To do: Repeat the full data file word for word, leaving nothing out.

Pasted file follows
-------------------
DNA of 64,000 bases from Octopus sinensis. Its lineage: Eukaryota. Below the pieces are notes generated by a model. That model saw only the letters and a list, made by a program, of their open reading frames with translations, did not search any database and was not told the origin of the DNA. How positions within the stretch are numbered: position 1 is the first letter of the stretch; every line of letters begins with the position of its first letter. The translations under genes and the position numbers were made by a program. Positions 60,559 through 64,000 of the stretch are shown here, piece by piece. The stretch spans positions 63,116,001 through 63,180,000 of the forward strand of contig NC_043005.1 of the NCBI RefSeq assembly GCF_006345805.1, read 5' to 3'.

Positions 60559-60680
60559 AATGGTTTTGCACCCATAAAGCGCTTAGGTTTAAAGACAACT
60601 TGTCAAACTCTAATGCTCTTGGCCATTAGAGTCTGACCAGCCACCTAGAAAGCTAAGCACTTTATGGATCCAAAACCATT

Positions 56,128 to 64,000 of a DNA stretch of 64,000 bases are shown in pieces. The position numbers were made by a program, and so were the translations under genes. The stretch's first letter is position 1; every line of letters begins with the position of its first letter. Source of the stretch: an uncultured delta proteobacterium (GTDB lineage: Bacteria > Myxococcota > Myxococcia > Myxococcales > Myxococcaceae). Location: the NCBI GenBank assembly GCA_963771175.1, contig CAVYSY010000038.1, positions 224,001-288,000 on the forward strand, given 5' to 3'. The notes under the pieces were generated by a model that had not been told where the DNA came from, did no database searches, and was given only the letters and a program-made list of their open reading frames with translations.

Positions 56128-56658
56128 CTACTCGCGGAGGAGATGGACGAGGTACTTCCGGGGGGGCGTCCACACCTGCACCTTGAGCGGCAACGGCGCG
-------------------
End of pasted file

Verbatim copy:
DNA of 64,000 bases from Octopus sinensis. Its lineage: Eukaryota. Below the pieces are notes generated by a model. That model saw only the letters and a list, made by a program, of their open reading frames with translations, did not search any database and was not told the origin of the DNA. How positions within the stretch are numbered: position 1 is the first letter of the stretch; every line of letters begins with the position of its first letter. The translations under genes and the position numbers were made by a program. Positions 60,559 through 64,000 of the stretch are shown here, piece by piece. The stretch spans positions 63,116,001 through 63,180,000 of the forward strand of contig NC_043005.1 of the NCBI RefSeq assembly GCF_006345805.1, read 5' to 3'.

Positions 60559-60680
60559 AATGGTTTTGCACCCATAAAGCGCTTAGGTTTAAAGACAACT
60601 TGTCAAACTCTAATGCTCTTGGCCATTAGAGTCTGACCAGCCACCTAGAAAGCTAAGCACTTTATGGATCCAAAACCATT

Positions 56,128 to 64,000 of a DNA stretch of 64,000 bases are shown in pieces. The position numbers were made by a program, and so were the translations under genes. The stretch's first letter is position 1; every line of letters begins with the position of its first letter. Source of the stretch: an uncultured delta proteobacterium (GTDB lineage: Bacteria > Myxococcota > Myxococcia > Myxococcales > Myxococcaceae). Location: the NCBI GenBank assembly GCA_963771175.1, contig CAVYSY010000038.1, positions 224,001-288,000 on the forward strand, given 5' to 3'. The notes under the pieces were generated by a model that had not been told where the DNA came from, did no database searches, and was given only the letters and a program-made list of their open reading frames with translations.

Positions 56128-56658
56128 CTACTCGCGGAGGAGATGGACGAGGTACTTCCGGGGGGGCGTCCACACCTGCACCTTGAGCGGCAACGGCGCG